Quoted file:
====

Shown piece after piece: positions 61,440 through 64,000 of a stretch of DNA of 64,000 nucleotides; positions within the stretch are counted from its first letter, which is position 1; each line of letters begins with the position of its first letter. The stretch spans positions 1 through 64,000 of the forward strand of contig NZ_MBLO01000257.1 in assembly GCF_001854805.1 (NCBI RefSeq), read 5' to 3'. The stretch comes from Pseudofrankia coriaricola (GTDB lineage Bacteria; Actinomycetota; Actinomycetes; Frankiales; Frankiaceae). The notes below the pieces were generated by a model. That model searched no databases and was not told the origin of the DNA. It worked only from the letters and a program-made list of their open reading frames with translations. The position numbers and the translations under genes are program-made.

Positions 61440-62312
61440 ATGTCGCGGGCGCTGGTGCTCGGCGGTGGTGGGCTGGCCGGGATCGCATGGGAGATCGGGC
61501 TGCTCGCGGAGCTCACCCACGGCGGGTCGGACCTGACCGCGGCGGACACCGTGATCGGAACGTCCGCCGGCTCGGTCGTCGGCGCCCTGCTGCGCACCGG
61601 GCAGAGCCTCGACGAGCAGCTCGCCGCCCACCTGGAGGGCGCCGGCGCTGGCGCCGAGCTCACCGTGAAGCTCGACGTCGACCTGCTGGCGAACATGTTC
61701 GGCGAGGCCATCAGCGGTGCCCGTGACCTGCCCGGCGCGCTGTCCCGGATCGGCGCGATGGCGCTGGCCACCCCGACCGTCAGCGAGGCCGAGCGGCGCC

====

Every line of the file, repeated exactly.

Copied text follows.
Shown piece after piece: positions 61,440 through 64,000 of a stretch of DNA of 64,000 nucleotides; positions within the stretch are counted from its first letter, which is position 1; each line of letters begins with the position of its first letter. The stretch spans positions 1 through 64,000 of the forward strand of contig NZ_MBLO01000257.1 in assembly GCF_001854805.1 (NCBI RefSeq), read 5' to 3'. The stretch comes from Pseudofrankia coriaricola (GTDB lineage Bacteria; Actinomycetota; Actinomycetes; Frankiales; Frankiaceae). The notes below the pieces were generated by a model. That model searched no databases and was not told the origin of the DNA. It worked only from the letters and a program-made list of their open reading frames with translations. The position numbers and the translations under genes are program-made.

Positions 61440-62312
61440 ATGTCGCGGGCGCTGGTGCTCGGCGGTGGTGGGCTGGCCGGGATCGCATGGGAGATCGGGC
61501 TGCTCGCGGAGCTCACCCACGGCGGGTCGGACCTGACCGCGGCGGACACCGTGATCGGAACGTCCGCCGGCTCGGTCGTCGGCGCCCTGCTGCGCACCGG
61601 GCAGAGCCTCGACGAGCAGCTCGCCGCCCACCTGGAGGGCGCCGGCGCTGGCGCCGAGCTCACCGTGAAGCTCGACGTCGACCTGCTGGCGAACATGTTC
61701 GGCGAGGCCATCAGCGGTGCCCGTGACCTGCCCGGCGCGCTGTCCCGGATCGGCGCGATGGCGCTGGCCACCCCGACCGTCAGCGAGGCCGAGCGGCGCC